“The network is going to play a big role in next-generation security architectures,” said David Goeckeler, senior vice president and general manager of Cisco’s Networking and Security Business Group.
It will touch on everything from application insights and forensics to policy assessments, automated whitelisting and compliance.
Cisco’s strategy calls for installing software sensors on end hosts that can be either virtual machines or bare-metal servers, with the initial release supporting Linux and Windows server hosts. In addition, hardware sensors are put into the ASICs of the vendor’s Nexus 9200-X and 9300-EX network switches to collect flow data. A single Tetration appliance can monitor up to 1 million unique flows per second, officials said. The sensors for both the software and hardware send flow information back to the Tetration Analytics platform in real time.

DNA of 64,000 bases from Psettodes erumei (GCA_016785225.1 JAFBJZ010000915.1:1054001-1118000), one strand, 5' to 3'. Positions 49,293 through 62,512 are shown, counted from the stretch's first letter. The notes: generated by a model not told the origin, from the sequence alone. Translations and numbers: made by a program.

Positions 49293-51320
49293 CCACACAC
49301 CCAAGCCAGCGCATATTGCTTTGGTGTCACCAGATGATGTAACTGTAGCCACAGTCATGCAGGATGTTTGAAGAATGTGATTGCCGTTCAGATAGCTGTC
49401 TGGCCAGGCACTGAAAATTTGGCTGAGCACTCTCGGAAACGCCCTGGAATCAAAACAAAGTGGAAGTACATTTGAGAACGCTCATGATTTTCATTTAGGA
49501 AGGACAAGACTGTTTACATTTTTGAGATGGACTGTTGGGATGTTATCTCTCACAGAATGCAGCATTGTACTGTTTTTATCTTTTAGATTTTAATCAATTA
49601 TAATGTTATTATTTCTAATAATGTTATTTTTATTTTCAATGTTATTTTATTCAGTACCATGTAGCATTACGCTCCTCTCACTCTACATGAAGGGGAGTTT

The platform itself is an Intel-powered 39-node appliance with UCS 220 servers and Nexus 9300 switches prewired and software pre-installed. The appliance can be set up easily and deployed on-premises, with the first ones scheduled to be available in July.
Tetration is part of a larger push by Cisco to become an enterprise IT solutions and services vendor that can compete with the likes of Hewlett Packard Enterprise and Dell. It is another step in the company’s shift away from simply making hardware products to become more software-focused.
Kerravala said that as Cisco evolves into an IT solutions provider, it will need to offer such products as analytics software to enterprises. Big data analytics a significant growth market that IDC analysts said will grow in worldwide revenues to more than $187 billion in 2019 from almost $122 billion last year.
Cisco officials earlier this month announced a partnership with IBM in which the two companies will combine Cisco’s network infrastructure and analytics capabilities with IBM’s Watson cognitive computing and business process management offerings to bring IoT insights to the edge of the network.